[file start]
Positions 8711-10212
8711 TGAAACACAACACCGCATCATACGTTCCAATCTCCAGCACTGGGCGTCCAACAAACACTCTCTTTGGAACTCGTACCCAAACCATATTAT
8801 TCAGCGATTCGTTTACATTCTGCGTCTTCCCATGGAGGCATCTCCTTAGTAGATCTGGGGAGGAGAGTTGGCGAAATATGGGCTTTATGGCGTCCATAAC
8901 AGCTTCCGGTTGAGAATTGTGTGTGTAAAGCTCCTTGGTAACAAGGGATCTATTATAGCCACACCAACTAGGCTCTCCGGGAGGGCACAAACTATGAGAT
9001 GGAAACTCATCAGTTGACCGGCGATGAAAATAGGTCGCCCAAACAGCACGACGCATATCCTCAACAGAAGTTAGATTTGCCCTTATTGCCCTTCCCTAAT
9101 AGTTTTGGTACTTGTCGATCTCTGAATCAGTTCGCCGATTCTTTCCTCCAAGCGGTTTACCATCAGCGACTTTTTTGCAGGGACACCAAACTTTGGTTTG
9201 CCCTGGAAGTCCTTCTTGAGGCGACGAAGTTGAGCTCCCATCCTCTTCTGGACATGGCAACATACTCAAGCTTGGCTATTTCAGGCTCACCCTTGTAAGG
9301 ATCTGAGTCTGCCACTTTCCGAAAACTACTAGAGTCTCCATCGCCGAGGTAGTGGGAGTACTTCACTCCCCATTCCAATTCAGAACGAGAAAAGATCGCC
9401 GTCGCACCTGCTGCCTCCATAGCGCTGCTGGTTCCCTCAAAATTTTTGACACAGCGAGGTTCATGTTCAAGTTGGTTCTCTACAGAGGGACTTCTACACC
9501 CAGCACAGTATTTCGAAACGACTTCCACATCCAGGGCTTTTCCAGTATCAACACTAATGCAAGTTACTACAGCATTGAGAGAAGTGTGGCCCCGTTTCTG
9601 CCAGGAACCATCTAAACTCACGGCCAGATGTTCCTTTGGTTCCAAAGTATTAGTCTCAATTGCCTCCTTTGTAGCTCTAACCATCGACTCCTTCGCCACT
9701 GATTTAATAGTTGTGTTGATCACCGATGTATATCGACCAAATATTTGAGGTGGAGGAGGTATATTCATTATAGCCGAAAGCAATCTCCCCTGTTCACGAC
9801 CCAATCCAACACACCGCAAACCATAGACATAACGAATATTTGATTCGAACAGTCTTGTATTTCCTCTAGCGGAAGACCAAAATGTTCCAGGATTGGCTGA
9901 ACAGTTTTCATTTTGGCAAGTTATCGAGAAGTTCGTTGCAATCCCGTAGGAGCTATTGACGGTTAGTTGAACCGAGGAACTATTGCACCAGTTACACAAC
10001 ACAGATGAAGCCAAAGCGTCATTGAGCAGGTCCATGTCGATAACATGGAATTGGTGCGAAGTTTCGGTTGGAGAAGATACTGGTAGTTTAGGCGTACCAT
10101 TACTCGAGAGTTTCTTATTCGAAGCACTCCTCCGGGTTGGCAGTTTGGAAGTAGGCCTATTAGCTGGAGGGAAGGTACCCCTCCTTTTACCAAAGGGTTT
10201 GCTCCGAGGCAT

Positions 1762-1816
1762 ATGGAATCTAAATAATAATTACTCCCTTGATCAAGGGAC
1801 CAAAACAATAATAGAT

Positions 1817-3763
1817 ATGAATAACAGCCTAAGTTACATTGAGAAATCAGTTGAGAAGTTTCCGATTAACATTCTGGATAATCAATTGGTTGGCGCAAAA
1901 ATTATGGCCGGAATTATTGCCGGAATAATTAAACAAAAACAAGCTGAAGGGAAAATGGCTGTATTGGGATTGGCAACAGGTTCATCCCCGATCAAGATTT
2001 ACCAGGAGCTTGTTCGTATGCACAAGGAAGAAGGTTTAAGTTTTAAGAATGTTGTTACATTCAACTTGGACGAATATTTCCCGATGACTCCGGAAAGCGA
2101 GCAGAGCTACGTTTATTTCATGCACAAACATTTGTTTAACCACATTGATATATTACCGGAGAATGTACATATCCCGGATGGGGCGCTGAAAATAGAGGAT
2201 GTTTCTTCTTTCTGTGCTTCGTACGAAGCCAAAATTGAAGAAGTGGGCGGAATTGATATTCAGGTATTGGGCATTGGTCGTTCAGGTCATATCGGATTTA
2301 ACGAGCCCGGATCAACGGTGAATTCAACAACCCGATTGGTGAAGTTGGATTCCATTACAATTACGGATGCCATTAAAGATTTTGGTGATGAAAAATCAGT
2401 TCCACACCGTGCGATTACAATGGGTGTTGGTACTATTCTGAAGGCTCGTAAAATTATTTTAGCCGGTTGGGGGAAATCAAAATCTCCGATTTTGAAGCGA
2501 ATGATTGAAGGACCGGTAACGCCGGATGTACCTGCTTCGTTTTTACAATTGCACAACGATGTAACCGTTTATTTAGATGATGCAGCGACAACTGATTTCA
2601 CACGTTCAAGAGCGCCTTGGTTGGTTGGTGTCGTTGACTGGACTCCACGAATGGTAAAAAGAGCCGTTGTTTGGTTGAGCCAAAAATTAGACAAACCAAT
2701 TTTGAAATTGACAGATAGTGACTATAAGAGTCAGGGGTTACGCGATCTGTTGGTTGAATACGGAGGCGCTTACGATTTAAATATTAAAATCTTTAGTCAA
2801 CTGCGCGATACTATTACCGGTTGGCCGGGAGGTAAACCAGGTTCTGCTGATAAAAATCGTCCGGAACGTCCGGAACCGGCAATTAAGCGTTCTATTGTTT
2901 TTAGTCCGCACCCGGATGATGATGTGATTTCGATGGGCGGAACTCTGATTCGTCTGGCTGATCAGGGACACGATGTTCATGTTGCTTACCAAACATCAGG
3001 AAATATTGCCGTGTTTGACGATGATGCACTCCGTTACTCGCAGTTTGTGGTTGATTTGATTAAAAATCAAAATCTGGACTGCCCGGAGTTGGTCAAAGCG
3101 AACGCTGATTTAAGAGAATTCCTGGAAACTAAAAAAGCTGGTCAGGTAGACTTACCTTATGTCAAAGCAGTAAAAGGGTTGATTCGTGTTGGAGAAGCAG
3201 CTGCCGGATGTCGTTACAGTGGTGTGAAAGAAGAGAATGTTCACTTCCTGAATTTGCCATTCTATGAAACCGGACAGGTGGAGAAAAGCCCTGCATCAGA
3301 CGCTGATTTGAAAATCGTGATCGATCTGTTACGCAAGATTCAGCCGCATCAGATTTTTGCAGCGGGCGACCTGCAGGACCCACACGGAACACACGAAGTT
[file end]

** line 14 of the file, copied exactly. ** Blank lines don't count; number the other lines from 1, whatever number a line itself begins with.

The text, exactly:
9901 ACAGTTTTCATTTTGGCAAGTTATCGAGAAGTTCGTTGCAATCCCGTAGGAGCTATTGACGGTTAGTTGAACCGAGGAACTATTGCACCAGTTACACAAC